Compulsory payments for advancement of religion — let’s get rid of that.

By Ken Perrott 29/09/2011 6


I read  recently how cynically humans use the word “freedom.” (I think it was in Jennifer Michael Hecht‘s Doubt: A History)  How often do you see a fascist or otherwise undemocratic organisation with freedom in its name or slogans?

This came to mind again when I saw this post Students: Free at Last. (At Say Hello to my Little Friend – a blog which has a smoking gun in its heading. The blogger justifies the graphic saying “it depicts the way I like to ruthlessly ’whack’ bad ideas.” Rather unfortunate use of gangster terminology – especially as he uses the blog to advance his own “bad ideas”).

This particular post is “whacking” the “bad idea” of compulsorily union membership. I agree that, in this case, it is a bad idea  – in principle. During most of my working life I supported unionism – and the union I belonged to was voluntary, a comparatively strong and active union because of that. In fact people of my “socialist” persuasion saw compulsory unionism as a right-wing fetter, promoting class apathy and, in most cases, ensuring a leadership complaint with employer interests.

But, in my experience, most of those who have campaigned against compulsory unionism did so because they were more opposed to the “unionism” part than the “compulsory” part. They had their own ideological reasons for their campaign and it wasn’t desire for freedom.

This is why I find this, and similar campaigns, by conservative Christian groups and blogs (as “Say Hello” is) hypocritical. Some of these groups don’t allow their own members to join unions, compulsory or not. And many of their policies are the very opposite of freedom.

For example – I oppose the classification of “advancement of religion” as a charitable purpose for purposes of tax exemption – and local body rates. In practice these means part of my taxes are used to subsidise the tax-free status of people, organisations and buildings whose only purpose is proselytization of ideas I find abhorent. I don’t see that a charitable purpose, nor would most New Zealanders. Yet provided these organisations or people are proselytising a supernatural world view they can get tax exemption. No real charitable work is required for this.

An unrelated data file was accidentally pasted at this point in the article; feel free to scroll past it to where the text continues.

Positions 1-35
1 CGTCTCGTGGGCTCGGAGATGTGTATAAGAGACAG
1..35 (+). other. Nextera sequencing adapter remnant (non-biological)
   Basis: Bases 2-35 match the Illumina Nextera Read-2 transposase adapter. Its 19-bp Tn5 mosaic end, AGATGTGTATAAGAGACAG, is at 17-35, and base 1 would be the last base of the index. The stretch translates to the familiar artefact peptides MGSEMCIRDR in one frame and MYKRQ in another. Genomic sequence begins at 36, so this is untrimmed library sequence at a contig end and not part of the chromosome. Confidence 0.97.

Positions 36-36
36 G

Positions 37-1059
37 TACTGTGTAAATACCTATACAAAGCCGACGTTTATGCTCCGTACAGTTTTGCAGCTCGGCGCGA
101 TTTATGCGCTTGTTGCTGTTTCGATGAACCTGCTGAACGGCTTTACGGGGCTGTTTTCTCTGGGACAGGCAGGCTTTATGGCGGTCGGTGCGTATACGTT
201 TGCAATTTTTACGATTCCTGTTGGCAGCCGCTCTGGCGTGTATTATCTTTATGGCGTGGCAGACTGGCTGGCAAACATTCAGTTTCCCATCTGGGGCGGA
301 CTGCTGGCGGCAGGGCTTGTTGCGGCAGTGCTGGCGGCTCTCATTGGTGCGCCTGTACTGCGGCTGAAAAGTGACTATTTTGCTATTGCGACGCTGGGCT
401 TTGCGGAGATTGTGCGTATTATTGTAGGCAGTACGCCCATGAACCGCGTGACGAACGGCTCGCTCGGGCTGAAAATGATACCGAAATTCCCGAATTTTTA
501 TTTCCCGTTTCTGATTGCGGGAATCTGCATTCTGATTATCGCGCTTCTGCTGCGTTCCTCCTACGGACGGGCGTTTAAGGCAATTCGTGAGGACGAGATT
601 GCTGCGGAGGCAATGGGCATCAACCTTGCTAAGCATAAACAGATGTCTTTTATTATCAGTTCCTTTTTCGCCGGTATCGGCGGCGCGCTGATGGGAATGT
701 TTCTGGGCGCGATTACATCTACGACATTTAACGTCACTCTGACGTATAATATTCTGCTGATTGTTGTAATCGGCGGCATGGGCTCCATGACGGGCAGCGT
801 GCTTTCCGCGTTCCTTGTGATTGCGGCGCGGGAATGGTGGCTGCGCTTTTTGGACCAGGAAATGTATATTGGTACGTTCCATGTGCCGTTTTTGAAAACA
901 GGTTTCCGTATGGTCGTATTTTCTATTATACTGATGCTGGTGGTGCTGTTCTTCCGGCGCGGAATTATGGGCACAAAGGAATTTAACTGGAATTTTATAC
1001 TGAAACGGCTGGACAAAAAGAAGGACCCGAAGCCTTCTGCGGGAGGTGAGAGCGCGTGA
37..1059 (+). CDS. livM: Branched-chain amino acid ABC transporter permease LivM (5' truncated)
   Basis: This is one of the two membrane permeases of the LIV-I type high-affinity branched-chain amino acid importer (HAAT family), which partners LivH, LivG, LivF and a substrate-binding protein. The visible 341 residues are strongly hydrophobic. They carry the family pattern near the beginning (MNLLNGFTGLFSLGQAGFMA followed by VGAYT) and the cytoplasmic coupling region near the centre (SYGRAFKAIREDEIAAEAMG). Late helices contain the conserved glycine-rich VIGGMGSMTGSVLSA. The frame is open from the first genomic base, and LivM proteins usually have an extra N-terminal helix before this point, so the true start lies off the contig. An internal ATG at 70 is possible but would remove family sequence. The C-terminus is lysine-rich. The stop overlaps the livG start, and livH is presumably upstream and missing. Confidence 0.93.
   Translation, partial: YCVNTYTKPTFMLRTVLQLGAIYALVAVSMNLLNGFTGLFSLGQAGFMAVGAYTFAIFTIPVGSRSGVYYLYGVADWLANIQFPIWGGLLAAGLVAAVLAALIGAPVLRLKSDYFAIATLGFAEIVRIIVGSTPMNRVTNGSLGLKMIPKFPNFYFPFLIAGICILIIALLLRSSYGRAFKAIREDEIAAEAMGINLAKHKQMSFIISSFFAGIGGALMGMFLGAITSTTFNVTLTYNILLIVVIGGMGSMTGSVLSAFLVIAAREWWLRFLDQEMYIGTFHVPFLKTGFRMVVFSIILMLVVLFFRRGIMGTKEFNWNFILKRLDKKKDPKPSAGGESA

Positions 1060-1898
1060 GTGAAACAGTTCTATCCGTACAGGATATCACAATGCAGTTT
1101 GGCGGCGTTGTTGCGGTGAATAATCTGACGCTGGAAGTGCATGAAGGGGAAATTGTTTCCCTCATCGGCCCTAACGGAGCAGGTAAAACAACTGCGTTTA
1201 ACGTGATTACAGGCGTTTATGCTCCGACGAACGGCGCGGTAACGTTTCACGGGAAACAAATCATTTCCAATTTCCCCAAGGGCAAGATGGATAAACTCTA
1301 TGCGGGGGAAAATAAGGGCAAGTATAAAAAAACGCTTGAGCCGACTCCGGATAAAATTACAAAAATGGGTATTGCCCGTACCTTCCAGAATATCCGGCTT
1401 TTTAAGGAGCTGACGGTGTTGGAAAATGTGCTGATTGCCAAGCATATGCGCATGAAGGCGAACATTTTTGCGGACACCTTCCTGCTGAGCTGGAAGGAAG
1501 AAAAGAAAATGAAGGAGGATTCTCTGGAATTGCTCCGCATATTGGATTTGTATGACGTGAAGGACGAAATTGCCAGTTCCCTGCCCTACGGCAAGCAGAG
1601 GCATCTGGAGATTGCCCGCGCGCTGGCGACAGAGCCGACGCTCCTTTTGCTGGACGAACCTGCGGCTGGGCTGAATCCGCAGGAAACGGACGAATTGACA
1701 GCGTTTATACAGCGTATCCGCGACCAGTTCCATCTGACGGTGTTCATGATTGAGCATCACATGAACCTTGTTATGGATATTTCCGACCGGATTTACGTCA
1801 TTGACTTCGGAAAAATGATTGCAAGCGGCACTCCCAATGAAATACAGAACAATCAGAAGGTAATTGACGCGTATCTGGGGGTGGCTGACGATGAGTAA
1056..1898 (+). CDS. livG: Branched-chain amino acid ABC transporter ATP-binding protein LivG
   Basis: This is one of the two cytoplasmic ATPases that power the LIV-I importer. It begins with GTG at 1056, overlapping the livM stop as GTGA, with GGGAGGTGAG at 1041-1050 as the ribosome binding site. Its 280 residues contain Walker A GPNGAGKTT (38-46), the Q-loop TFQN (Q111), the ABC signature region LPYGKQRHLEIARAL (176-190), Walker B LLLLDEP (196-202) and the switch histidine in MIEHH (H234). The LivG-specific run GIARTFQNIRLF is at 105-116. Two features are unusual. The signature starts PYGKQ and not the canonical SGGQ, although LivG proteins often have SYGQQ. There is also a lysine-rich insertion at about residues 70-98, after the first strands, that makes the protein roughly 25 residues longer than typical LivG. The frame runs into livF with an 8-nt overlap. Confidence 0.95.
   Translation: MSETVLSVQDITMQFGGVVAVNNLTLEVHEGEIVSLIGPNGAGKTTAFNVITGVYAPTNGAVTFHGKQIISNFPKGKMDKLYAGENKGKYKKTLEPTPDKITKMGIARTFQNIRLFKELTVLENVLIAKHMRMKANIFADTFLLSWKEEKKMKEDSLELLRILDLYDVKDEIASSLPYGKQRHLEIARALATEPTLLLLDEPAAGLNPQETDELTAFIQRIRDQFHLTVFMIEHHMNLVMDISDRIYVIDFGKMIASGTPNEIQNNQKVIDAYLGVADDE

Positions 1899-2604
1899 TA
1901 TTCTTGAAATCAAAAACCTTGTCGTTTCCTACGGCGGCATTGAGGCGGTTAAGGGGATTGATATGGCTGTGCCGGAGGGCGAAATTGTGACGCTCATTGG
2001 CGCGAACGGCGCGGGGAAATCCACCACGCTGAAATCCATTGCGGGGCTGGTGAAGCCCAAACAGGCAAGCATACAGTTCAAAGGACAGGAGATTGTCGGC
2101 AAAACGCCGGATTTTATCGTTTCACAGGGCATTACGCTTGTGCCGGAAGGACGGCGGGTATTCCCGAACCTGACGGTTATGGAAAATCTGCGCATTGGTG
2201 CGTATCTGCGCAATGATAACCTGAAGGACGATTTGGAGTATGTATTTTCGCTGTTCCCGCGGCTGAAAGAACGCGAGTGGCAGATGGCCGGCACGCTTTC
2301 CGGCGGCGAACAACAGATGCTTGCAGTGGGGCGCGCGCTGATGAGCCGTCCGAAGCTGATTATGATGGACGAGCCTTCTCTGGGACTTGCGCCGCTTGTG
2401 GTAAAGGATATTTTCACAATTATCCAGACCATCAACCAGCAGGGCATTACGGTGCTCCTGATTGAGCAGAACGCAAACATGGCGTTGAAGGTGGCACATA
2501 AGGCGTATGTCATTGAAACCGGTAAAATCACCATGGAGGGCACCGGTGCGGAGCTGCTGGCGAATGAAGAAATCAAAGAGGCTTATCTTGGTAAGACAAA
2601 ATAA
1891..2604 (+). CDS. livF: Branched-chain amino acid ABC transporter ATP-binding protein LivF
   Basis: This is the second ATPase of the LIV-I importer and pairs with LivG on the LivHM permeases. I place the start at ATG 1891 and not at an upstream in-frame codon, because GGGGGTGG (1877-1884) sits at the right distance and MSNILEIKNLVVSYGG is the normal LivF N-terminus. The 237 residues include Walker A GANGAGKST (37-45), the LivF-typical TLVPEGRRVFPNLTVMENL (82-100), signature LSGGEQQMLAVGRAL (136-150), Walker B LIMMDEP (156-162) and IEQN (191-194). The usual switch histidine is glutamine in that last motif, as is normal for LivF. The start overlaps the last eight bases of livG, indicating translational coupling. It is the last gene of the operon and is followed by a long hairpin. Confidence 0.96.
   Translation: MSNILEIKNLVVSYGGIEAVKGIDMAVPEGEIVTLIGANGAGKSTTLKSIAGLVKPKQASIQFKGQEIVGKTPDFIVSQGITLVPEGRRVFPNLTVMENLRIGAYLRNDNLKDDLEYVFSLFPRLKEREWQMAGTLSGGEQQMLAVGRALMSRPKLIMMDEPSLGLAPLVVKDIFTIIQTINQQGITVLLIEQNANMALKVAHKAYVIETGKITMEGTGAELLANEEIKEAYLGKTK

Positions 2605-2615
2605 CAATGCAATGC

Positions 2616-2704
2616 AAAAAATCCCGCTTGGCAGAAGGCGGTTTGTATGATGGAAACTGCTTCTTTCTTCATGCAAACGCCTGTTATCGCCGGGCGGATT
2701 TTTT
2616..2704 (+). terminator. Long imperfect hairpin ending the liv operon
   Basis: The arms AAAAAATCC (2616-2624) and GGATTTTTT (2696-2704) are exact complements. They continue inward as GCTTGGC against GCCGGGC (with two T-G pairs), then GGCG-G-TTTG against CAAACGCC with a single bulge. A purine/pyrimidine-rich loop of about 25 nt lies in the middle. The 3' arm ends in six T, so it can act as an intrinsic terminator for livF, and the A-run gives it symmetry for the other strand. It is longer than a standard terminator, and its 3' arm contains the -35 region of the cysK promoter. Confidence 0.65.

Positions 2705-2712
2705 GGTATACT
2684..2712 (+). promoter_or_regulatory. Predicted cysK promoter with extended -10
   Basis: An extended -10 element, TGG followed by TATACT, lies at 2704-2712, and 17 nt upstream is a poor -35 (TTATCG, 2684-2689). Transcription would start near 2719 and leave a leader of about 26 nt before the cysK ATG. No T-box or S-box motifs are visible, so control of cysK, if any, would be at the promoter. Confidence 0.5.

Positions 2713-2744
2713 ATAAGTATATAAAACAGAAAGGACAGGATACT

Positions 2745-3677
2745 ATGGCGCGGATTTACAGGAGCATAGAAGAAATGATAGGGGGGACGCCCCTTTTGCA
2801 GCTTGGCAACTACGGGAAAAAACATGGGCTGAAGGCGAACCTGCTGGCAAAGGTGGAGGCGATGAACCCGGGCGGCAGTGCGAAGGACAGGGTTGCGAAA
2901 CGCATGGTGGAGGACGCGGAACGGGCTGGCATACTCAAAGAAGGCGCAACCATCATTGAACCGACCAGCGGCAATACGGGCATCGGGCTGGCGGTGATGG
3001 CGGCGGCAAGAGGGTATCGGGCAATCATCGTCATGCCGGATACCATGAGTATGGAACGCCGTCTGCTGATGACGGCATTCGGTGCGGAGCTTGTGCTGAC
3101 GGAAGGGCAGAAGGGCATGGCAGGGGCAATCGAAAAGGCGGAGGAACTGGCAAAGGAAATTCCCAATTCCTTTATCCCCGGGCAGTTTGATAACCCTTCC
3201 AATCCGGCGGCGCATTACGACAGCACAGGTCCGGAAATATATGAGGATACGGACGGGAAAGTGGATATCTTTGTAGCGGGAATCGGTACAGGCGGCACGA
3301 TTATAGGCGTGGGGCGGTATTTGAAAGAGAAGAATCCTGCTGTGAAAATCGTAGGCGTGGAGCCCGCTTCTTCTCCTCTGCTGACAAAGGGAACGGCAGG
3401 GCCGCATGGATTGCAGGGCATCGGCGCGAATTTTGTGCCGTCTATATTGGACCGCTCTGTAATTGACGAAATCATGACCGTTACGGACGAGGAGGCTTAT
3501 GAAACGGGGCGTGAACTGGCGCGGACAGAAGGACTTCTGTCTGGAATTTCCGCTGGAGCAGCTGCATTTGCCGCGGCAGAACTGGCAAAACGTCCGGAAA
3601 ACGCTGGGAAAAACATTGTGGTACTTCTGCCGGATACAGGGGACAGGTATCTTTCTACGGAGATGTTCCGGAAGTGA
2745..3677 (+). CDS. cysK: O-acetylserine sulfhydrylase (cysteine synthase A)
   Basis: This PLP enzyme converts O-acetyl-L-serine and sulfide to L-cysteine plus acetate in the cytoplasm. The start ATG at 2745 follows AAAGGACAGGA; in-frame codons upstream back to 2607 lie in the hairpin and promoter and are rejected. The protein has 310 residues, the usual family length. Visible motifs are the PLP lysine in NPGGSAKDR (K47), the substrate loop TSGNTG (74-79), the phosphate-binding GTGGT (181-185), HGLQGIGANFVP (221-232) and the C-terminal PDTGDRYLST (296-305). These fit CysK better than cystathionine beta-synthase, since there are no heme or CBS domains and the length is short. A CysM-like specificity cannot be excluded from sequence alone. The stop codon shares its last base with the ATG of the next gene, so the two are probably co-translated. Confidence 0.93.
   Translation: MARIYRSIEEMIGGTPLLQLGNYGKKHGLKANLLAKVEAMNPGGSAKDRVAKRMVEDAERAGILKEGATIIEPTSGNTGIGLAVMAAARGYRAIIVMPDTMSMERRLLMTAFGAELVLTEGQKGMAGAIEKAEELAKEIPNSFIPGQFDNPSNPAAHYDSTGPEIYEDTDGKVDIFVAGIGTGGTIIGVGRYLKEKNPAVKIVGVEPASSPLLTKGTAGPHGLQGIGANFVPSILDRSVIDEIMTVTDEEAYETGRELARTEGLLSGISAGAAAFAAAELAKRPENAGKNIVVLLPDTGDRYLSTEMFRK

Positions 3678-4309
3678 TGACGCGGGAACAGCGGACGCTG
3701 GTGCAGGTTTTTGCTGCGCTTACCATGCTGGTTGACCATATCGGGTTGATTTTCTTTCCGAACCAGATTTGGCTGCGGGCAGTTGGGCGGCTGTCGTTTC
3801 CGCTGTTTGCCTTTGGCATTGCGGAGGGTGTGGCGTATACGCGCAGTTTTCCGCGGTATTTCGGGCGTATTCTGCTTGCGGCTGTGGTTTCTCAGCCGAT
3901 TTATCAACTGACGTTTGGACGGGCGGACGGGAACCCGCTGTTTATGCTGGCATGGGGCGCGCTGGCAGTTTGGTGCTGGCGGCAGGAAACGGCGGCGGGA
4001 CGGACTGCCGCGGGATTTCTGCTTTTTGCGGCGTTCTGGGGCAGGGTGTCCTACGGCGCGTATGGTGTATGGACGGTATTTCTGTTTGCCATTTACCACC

Sure, many religious organisations do genuine charitable work – and I have no problem with their receiving tax exemption for that part of their work. None at all.

But this subsidy for the “advancement of religion” is undemocratic on two grounds:

  1. It is available only to those who hold supernatural beliefs;
  2. We all pay for it through our taxes and rates, we have never been asked if we wish to and most people are just completely unaware of this imposition on their earnings.

I think it is hypocritical for conservative Christians to argue on the one hand against compulsory unionism, or deduction of union fees or their equivalent. Then, to argue on the other hand that the compulsory payment of taxes to subsidise their specific supernatural beliefs is somehow OK.

It is not.

If we want to talk about freedom lets not be hypocritical about it. Let’s recognise that this compulsory deduction from our earnings to subsidise the advancement of supernatural ideas also violates our freedoms – specifically our freedom to be treated equally, irrespective of religion or belief. And our freedom of, and freedom from, religion or belief.

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6 Responses to “Compulsory payments for advancement of religion — let’s get rid of that.”

  • When I was a pacifist I didn’t like my taxes going to pay for the armed forces.
    There are times when my taxes have gone to pay for art work that I find abhorrent, or sporting events that I wouldn’t choose to support etc etc etc.
    There are even tax dollars that have gone to science projects I don’t particularly like.
    By your definition of hypocrites, then at least some artists and scientists who oppose compulsory unionism are hypocrites.